My biggest gripe with this whole situation is the lack of communication. You will not be told your website is down or that they are having issues and when you check the Godaddy Status page it is not even mentioned. So that leaves you having to add a 3rd party uptime monitor just to make sure your website is actually accessible. This is not ideal, especially when you are running paid ads or actively marketing your website through social channels.
Fix Godaddy Slow Page Loads and Slow TTFB: The Truth
Godaddy server location settings
First off, the closer the server hosting your website is to your users by proximity, the better. So if you are in the UK and only selling to UK customers then you 100% should have your server set up in the UK. This is an option in the configuration of your web hosting. Many people get this wrong in the initial set up and once you do, it can’t be changed without migrating everything to a new server.
Godaddy website CDN options
Now before you do that, you should know that there are lots of options out there that can alleviate these load times like content delivery networks, otherwise known as CDNs. These are a way for your hosting provider to cache your data across multiple server locations, meaning your clients can access the data faster. Godaddy does have this option, so if you don’t use any other services like Cloudflare for this, then that is a good quick option to enable and its free.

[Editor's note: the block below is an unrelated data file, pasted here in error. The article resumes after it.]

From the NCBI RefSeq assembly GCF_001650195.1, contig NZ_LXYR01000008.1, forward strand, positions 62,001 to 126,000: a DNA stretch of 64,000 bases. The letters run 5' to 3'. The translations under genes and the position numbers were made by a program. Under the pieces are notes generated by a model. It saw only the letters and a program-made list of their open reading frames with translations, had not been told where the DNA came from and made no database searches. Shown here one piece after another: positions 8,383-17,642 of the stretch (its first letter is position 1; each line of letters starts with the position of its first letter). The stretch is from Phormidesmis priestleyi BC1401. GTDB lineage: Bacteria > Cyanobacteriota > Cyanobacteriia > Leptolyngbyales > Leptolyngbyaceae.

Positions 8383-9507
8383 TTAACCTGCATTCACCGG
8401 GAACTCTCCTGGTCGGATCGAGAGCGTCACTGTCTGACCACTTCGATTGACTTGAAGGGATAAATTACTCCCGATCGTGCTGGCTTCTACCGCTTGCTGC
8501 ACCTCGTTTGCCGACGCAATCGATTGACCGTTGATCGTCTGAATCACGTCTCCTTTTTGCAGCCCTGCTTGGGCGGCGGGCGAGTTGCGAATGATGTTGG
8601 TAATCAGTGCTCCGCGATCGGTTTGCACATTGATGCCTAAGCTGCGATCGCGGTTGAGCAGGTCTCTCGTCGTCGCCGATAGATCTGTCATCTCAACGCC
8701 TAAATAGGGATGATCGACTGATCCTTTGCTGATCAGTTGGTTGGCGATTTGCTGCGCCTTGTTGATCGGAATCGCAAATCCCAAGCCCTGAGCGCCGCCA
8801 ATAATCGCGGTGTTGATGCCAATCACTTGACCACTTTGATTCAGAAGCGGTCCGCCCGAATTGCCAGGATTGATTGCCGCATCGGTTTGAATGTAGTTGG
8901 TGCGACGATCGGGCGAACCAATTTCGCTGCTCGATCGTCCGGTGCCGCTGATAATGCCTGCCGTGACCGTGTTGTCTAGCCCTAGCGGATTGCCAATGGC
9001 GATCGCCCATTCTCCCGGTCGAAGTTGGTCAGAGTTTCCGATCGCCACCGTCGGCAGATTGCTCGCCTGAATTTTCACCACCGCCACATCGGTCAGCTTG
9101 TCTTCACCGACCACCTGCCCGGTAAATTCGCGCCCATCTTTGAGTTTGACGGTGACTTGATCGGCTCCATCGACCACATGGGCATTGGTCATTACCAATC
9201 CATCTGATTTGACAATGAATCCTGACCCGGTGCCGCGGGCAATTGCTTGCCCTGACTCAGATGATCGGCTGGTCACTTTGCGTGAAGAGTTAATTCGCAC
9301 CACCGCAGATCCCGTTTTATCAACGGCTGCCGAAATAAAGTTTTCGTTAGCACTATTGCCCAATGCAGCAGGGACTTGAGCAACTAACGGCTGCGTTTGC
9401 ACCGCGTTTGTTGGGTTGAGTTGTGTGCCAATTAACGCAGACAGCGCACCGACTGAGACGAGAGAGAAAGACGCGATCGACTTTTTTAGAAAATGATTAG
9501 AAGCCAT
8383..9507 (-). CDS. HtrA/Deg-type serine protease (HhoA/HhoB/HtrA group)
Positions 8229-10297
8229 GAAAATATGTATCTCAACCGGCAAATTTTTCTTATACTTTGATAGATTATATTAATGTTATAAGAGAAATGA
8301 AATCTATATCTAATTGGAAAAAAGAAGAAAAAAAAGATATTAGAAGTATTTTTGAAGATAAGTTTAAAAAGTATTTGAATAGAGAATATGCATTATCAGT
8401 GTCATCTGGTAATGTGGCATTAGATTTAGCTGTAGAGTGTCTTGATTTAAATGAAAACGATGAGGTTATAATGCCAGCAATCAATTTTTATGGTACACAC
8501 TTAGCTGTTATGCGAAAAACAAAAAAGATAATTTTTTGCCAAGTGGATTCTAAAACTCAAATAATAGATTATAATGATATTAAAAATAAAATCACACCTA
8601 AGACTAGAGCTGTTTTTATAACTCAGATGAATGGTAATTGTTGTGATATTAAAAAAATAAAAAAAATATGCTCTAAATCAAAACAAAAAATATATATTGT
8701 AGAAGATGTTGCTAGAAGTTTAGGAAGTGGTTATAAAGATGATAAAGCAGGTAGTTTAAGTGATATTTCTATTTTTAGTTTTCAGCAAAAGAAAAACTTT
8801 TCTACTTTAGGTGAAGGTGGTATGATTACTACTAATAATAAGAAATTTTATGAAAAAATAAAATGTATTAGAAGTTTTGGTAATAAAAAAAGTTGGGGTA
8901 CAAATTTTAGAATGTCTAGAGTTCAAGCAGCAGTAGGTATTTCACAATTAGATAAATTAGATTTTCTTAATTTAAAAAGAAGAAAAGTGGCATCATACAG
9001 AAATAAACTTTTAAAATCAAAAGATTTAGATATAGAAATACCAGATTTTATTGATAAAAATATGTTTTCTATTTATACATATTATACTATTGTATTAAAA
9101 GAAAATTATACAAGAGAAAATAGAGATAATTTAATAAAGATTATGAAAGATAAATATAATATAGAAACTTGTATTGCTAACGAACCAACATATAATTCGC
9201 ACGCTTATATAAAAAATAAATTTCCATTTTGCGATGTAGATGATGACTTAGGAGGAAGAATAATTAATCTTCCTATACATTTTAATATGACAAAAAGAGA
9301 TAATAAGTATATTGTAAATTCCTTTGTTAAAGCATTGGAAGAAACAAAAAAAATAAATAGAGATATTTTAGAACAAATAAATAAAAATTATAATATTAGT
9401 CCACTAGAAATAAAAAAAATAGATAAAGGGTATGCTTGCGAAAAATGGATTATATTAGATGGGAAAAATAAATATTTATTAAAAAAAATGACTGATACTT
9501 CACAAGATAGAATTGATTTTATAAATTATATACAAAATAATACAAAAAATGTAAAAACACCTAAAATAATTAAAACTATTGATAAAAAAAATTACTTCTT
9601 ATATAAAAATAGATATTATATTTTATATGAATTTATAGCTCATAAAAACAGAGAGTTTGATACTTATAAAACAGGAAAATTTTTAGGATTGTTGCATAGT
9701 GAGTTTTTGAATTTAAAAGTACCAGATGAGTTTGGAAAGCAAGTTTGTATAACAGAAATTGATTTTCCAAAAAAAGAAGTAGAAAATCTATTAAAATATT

Page Speed Tools
You may still find that your website is loading slowly, even running through a CDN. You need to know what you are dealing with here, there are free tools out there like Google Page Speed Insights, Pingdom Tools, and WebPageTest that will test your website for performance. Each will come back to you with a list of areas where your website could be improved. Don’t worry, these are all fixable.
Godaddy Website Caching Options
Now you need to look into caching options for your website. This is done from your side, so you can use plugins for this. Some popular ones are WPRocket, AutoOptimize, and W3 Total Cache. They all have very similar features, you can install them and trial features to see what is making the most improvements to your website. You can use combinations on caching plugins if you know how to customise them. But if you are unsure then just stick to using one caching plugin so they don’t conflict or create more work for the server.
Still having slow website loading issues with Godaddy?
If you are at this stage and your website is still loading very slowly (and many will be), then you need to consider moving to a new web host. This might be daunting but it is actually a lot easier and pain-free than you think.
You could as a last-ditch attempt contact Godaddy telling them you are thinking of leaving. This can on occasion get you moved to a less busy server and alleviate the issue temporarily.
But the crux of the issue is that you are being put on to a shared server with a lot of other people and it results in very poor performance. More often than not, they will either try to sell you something new or just tell you everything is alright and that is normal.